There are a few things to learn at the Children’s University of Manchester

Hubble site find out what to look for in the night sky and go out and look for it on a clear night.

CHC uses the Behold and See series

Draw Write Now no 6 is recommended for nature study.

There are lots of different science kits around for all kinds of experiments.

Ian Maxwell’s Catholic Science Podcasts are excellent, covering not only science but the history of science. He regularly covers a Catholic scientist, their life work and achievements. He also straightens out some of the misinformation spread about the Catholic Church’s approach to science.

You will also need a good supply of the following:

mentos, and/or alcha-seltzer and Bicarb of soda


red cabbage

aluminium foil

various other stuff of a kitchen nature.

Now, there is a debate about the best time to get children involved in what I suppose would be called “formal” science. It is thought better to allow younger children to spend more time exploring and studying nature. This is a very good way of helping children to make their own discoveries through exploration. In nature study the children are first allowed to be filled with wonder and appreciation of the sheer beauty of creation. Charlotte Mason encourages us to allow our children plenty of nature exploration time.In this way children build the foundations for enquiry.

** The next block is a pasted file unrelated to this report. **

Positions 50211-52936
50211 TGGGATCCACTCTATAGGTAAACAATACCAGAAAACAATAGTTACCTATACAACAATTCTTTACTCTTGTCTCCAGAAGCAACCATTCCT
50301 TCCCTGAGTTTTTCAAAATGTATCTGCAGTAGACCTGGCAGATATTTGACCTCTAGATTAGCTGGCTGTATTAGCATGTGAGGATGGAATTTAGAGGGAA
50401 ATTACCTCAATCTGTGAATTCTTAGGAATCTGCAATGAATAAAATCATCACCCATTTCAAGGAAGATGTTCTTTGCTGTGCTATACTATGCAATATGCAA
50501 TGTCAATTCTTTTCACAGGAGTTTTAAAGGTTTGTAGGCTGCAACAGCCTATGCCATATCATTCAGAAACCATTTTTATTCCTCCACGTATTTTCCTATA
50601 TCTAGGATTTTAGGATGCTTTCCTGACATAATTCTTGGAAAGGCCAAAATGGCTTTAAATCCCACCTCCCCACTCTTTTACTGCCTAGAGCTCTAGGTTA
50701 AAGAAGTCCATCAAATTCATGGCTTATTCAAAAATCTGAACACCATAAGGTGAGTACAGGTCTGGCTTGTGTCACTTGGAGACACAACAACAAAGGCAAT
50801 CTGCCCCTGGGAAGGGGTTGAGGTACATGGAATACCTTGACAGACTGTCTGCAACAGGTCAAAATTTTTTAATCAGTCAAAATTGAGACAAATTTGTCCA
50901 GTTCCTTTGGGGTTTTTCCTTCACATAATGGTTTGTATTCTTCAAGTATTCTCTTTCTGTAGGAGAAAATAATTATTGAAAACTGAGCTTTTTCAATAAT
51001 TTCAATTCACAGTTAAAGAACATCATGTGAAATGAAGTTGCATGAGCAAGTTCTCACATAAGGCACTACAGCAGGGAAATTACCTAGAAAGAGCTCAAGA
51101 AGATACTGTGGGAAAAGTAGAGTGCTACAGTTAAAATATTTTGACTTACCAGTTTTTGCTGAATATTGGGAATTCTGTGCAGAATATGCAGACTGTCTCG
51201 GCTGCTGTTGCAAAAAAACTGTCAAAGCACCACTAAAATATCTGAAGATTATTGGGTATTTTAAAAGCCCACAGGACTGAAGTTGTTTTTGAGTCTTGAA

When they are older they can begin more formal science. However, I have to admit we have already done some “formal” stuff, but gently and in some ways just for the interest.

I avoid the National Curriculum in all its banality, but I especially don’t like it’s science approach. Everything is done for the children. If and when they ever get to do their own experiment it is all set out for them with a preset result. Frankly, it’s boring. The problem with a science curriculum that gets very young children to write and plot and learn to box things up, is that they never learn how to see the nature, the world around them.